One thing that you may struggle with is the term “addict.”  Behaviors you learned in the past, which have brought you pleasure or eliminated pain, will probably always remain in your “toolbox;” however, these are simply behaviors.  They were the only way you found to survive the pain, until now.    You are a person.  If you stop doing the addictive behaviors, you are still a person… Heck, you are a happier, healthier person.  You wouldn’t say I’m a cancer, or I’m an AIDS. Those are diseases, issues, disorders, but you wouldn’t define yourself by them.

Think of survival like a job.  Addiction helped you survive when everything else failed.  If you were a salesman for 20 years, you probably became very good at it.  But if you change careers and become a plumber, you will learn new skills for that job.  Both jobs served the same purpose….survival.  Should you ever need to go back and become a salesman again, you will still have those skills stored away.

Addictive behaviors are the same. They helped you survive when nothing else worked.  When you choose to take on the job of recovery, you will learn new skills that will help you survive.  However, if those new skills quit being effective and you have to go back to addictive behaviors, they are still there to help you survive if nothing else is working.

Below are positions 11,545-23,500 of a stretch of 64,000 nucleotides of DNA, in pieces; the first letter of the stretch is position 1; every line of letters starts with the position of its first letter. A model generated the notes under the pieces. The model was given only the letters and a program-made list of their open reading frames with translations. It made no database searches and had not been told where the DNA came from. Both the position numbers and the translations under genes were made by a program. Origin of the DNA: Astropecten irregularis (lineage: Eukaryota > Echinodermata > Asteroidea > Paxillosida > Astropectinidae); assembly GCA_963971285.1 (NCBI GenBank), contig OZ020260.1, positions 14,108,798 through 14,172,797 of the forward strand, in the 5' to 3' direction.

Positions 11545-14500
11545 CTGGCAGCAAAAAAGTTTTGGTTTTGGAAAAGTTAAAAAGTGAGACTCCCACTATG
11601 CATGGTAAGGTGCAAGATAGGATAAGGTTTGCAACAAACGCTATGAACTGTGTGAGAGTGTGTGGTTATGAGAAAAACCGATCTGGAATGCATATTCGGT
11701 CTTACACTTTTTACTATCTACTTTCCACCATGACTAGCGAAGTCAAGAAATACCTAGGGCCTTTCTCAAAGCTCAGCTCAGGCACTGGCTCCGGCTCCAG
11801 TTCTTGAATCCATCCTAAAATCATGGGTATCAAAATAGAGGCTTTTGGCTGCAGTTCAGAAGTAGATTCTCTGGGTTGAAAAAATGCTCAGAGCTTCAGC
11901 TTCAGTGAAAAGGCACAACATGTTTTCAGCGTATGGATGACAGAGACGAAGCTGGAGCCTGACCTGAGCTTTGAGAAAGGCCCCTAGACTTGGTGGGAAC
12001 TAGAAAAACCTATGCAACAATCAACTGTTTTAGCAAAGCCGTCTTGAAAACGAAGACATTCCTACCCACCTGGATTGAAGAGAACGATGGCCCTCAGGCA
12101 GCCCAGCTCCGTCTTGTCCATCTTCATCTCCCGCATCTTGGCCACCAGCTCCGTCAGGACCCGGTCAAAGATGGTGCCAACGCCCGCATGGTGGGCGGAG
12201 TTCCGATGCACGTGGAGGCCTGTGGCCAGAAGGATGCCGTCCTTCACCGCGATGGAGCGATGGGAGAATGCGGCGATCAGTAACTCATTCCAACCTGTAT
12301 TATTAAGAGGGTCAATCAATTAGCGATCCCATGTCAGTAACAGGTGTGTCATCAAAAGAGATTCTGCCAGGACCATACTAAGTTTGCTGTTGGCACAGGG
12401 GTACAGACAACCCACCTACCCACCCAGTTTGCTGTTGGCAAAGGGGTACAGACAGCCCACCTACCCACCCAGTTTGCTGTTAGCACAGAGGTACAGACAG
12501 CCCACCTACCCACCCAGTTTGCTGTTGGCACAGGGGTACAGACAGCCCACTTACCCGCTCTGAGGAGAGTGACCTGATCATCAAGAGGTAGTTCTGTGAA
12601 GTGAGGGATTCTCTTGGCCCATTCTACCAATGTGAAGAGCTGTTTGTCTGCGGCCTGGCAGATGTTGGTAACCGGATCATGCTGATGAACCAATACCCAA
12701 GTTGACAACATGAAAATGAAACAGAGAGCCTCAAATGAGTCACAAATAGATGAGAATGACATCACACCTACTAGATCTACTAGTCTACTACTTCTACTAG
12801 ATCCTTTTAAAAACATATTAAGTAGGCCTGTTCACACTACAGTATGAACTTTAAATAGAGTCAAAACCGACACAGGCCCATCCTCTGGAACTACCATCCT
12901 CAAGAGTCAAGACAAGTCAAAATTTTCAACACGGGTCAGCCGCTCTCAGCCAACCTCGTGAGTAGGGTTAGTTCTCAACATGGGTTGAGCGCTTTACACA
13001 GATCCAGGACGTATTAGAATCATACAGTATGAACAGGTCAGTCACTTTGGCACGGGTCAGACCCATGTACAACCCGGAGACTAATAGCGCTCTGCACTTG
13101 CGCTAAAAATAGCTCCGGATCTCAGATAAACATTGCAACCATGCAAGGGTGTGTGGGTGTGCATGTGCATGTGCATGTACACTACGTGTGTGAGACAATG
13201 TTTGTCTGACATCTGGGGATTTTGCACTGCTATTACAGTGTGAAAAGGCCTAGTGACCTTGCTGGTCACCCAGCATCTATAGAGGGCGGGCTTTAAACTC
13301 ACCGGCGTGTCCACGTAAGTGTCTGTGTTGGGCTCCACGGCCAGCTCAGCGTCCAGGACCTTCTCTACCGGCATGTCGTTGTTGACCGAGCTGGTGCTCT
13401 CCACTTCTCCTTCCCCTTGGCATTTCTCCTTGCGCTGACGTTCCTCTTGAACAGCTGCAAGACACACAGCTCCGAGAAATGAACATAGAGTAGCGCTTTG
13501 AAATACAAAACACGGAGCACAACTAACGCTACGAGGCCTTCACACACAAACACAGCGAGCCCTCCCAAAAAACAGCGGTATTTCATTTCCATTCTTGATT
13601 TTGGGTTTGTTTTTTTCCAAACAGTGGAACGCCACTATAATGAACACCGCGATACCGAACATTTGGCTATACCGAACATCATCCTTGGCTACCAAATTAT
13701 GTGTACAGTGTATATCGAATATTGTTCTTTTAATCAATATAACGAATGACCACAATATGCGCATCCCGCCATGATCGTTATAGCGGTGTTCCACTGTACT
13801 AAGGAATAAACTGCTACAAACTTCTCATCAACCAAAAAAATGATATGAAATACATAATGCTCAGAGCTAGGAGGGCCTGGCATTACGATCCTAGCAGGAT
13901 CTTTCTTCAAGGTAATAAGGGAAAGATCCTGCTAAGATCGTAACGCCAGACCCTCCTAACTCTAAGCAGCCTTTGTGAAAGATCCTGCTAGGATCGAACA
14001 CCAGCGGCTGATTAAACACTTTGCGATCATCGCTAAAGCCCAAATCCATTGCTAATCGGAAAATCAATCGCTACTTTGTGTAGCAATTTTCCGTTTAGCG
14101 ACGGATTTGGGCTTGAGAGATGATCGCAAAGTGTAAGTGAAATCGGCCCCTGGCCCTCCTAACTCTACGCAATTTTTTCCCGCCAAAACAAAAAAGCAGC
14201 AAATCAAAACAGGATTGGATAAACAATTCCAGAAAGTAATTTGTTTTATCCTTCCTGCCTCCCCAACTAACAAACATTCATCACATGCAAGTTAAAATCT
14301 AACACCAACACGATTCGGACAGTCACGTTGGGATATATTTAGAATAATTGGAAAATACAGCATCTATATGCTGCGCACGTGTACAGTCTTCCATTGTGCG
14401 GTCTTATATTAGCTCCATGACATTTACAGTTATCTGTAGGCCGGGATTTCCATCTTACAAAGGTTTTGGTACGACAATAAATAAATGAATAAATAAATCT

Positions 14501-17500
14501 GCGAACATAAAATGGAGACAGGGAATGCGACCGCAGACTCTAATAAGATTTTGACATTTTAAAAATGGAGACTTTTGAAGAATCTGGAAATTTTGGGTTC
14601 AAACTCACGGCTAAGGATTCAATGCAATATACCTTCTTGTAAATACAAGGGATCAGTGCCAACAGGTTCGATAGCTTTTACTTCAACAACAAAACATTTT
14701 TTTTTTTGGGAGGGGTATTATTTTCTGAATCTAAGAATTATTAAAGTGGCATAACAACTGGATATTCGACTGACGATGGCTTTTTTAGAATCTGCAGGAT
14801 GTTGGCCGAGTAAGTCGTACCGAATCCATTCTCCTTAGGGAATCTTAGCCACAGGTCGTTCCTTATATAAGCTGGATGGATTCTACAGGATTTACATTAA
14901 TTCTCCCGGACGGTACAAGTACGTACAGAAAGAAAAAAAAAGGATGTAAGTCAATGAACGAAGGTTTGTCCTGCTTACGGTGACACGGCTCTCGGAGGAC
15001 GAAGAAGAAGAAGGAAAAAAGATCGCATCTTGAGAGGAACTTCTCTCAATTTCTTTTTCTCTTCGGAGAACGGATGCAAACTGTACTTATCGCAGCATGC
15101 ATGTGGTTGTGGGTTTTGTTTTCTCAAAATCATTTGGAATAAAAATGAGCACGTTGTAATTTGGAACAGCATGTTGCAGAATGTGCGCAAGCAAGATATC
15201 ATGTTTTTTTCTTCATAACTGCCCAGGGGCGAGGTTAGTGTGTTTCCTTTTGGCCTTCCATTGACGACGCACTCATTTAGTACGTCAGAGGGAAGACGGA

Some people have difficulty letting go of the term, addict, and stopping their addictive behaviors, because if they are not an addict, then who are they and what do they do?   If they are not an alcoholic, what are they?  I encourage you to view your addiction and mental health symptoms as behaviors and conditions… You are a person who has an addiction or a person with depression.  Above all you are a person.

(Preview) Activity: Who am I

Some values cannot be taken away.  They are part of who you are.  I call these your inalienable values.  What are your inalienable values?  In the workbook there is a list of 50 values. For each of the values that are important to you, describe how you embody that characteristic AND why it is important to you.

Example: Ambitious: I am ambitious because I am constantly working toward goals. This is important to me because I take pride in striving to be a better person each day.

(Note: The complete activity is included in the workbook)